Dr. Anthony Fauci, the head of the National Institute of Allergy and Infectious Diseases, said this week that if he were to be diagnosed with the coronavirus, he would choose to enroll in a clinical trial.
Fauci’s comments came during a recent interview on Sinclair’s “America: This Week” with host Eric Bolling.
Fauci on hydroxychloroquine
The interview centered on the anti-malaria drug hydroxychloroquine, which some, including President Donald Trump, have touted as a potential cure for the coronavirus. However, Fauci and other health officials have warned that as yet, its effectiveness in treating COVID-19 is unproven and it can have significant side effects.
“Well, [hydroxychloroquine] is being used, and it’s being used on the two different pathways,” Fauci explained, according to Mediaite. “One is an off-label prescribing by physicians. And that has to be an agreement and an understanding between a physician and a patient that there are certain risks. Because, by the way, the dosages that you’ll be using for coronavirus are far greater than the dosages that you use for malaria or that you use for autoimmune diseases such as lupus.”
“There are other studies that show that doesn’t work at all,” Fauci added.
The doctor’s preferred treatment
Here is when Bolling asked Fauci whether he would recommend hydroxychloroquine for a member of his family if that member happened to come down with a bad case of COVID-19.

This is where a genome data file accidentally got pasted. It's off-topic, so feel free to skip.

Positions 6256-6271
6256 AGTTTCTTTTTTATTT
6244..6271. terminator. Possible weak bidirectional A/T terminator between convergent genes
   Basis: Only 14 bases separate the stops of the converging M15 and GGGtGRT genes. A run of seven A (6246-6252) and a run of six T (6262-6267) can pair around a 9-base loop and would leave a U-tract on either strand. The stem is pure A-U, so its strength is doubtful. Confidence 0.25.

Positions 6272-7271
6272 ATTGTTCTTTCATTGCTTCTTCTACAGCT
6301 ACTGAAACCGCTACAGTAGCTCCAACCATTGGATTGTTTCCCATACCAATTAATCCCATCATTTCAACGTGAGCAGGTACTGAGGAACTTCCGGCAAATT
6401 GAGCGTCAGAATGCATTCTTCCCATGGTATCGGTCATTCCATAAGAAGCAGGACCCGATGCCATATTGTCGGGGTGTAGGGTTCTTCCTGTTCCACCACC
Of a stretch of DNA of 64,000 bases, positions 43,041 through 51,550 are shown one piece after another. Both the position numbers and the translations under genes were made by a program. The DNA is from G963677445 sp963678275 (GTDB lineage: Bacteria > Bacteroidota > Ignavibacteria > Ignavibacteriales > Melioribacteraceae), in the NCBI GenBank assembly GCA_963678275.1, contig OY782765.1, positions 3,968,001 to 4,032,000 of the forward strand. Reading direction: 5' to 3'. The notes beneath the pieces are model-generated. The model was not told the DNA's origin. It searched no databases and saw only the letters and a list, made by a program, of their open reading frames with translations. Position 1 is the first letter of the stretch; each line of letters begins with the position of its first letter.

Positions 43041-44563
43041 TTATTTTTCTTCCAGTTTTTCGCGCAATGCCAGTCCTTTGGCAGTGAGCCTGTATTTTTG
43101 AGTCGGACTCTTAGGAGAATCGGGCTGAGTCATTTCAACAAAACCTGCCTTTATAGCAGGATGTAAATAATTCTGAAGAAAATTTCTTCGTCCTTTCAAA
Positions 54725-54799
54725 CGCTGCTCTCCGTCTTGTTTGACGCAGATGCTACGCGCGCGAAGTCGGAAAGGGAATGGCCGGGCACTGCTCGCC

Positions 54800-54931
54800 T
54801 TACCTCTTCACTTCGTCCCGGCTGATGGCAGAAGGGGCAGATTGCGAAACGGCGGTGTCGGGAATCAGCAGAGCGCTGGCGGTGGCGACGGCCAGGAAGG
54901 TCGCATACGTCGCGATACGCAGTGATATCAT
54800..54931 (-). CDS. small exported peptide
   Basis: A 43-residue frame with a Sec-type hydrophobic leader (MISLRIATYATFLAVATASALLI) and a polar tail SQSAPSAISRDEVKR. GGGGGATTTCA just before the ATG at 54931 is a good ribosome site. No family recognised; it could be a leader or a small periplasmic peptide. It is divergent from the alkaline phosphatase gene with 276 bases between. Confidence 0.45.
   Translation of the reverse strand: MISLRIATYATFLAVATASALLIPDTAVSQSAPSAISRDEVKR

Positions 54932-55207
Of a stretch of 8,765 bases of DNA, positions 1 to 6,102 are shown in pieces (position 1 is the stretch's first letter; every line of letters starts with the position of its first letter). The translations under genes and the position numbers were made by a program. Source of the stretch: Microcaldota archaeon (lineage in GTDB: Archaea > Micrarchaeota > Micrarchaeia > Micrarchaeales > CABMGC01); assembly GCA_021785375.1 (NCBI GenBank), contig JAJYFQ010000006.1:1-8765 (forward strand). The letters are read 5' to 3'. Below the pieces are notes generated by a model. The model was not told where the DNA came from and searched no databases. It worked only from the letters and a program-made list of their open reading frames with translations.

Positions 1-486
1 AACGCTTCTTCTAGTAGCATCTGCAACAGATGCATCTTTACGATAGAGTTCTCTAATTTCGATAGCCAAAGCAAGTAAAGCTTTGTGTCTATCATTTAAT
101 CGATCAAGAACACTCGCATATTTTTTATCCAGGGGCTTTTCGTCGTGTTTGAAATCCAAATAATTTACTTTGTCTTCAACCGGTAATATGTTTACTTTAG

“Well, my daughters are adults,” Fauci replied. “What I would do is I would tell them to make their own decision myself. Myself, personally, if I were infected, I would want to go into a clinical trial. I would want to do it under the auspices of a clinical trial, a well-controlled clinical trial.”
Fauci continued by explaining that he doesn’t and wouldn’t fault individuals for deciding with their health care providers that “they may want to try something.”
“I think everybody has a different viewpoint and you’ve got to respect the individual viewpoints of people,” Fauci said. “That’s the reason why I do not criticize people who, together with their physician, make a decision that they may want to try something.”
The jury’s still out
Fauci went on to emphasize that, despite the success stories we hear from time to time with the use of hydroxychloroquine against the coronavirus, the scientific community has not yet come to a consensus as to whether it actually works and, furthermore, whether it is safe to use for this purpose.
“But in the same breath, I have to say there is not definitive evidence that it works, and we are not quite sure yet of the toxicities because you’re using it in a different disease and you’re using it at a much higher dose,” Fauci said.
“Ultimately, as the information gets accumulated, we will get a better idea, and also, I think importantly, in addition to the off-label use, there are randomized controlled trials that are looking at the safety and the efficacy of hydroxychloroquine,” he said.
“So, we will get the answer ultimately,” Fauci concluded.